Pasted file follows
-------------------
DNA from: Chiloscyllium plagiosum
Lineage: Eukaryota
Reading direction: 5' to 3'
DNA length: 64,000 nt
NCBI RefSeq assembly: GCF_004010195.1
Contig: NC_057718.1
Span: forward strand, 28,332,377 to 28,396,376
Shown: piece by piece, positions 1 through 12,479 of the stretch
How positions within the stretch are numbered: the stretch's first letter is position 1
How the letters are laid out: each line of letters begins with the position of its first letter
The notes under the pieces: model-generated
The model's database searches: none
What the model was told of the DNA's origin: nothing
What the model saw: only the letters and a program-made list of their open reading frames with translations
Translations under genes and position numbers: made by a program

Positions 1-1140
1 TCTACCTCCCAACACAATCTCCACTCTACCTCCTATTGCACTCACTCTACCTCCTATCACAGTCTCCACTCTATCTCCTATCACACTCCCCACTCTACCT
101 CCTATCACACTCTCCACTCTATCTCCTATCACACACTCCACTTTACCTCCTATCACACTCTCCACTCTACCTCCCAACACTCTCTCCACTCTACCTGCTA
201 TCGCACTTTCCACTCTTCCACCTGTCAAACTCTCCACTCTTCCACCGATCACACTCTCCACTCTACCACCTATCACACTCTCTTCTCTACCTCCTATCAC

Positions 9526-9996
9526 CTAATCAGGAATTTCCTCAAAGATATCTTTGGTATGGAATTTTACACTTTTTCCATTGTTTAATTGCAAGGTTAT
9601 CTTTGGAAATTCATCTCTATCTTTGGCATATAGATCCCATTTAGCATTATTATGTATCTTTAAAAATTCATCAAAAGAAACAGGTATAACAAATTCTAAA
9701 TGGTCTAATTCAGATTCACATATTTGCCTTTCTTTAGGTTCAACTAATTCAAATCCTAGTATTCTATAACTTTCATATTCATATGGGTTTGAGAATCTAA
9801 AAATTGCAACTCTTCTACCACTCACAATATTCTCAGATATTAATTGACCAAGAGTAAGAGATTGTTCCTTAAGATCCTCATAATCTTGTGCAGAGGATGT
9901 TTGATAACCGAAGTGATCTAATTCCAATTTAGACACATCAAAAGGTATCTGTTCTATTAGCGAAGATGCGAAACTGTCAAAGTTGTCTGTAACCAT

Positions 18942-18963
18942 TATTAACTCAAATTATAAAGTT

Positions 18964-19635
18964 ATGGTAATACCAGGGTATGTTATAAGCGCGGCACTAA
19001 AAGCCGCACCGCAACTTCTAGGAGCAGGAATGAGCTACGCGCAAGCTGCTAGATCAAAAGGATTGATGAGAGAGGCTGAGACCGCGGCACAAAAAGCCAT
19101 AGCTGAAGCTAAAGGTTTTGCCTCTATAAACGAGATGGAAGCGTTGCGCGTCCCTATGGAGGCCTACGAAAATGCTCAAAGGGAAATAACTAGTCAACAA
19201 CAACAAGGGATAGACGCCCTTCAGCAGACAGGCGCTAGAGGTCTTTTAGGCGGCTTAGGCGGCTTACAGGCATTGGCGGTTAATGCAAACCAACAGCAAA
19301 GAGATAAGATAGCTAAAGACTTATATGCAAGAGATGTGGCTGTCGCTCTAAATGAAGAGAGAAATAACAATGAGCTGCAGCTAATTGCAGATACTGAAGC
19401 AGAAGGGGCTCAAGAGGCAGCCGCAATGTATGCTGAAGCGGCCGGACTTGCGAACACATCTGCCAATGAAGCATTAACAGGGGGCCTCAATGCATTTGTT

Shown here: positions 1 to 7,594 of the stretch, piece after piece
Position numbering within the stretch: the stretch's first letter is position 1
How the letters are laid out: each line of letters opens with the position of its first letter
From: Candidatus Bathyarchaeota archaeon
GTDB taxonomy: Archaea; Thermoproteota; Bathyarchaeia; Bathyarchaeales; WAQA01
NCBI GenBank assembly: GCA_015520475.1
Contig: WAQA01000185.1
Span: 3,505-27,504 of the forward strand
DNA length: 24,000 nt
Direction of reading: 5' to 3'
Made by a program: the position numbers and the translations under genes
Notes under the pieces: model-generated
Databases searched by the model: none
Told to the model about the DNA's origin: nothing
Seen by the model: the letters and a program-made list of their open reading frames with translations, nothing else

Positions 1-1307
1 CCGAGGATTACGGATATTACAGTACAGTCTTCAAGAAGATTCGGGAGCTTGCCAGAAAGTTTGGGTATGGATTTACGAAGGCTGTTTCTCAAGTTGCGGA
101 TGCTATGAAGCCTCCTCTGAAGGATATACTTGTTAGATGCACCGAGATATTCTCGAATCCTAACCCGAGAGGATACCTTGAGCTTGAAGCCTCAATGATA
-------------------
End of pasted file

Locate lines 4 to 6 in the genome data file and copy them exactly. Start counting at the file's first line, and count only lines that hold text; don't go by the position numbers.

DNA length: 64,000 nt
NCBI RefSeq assembly: GCF_004010195.1
Contig: NC_057718.1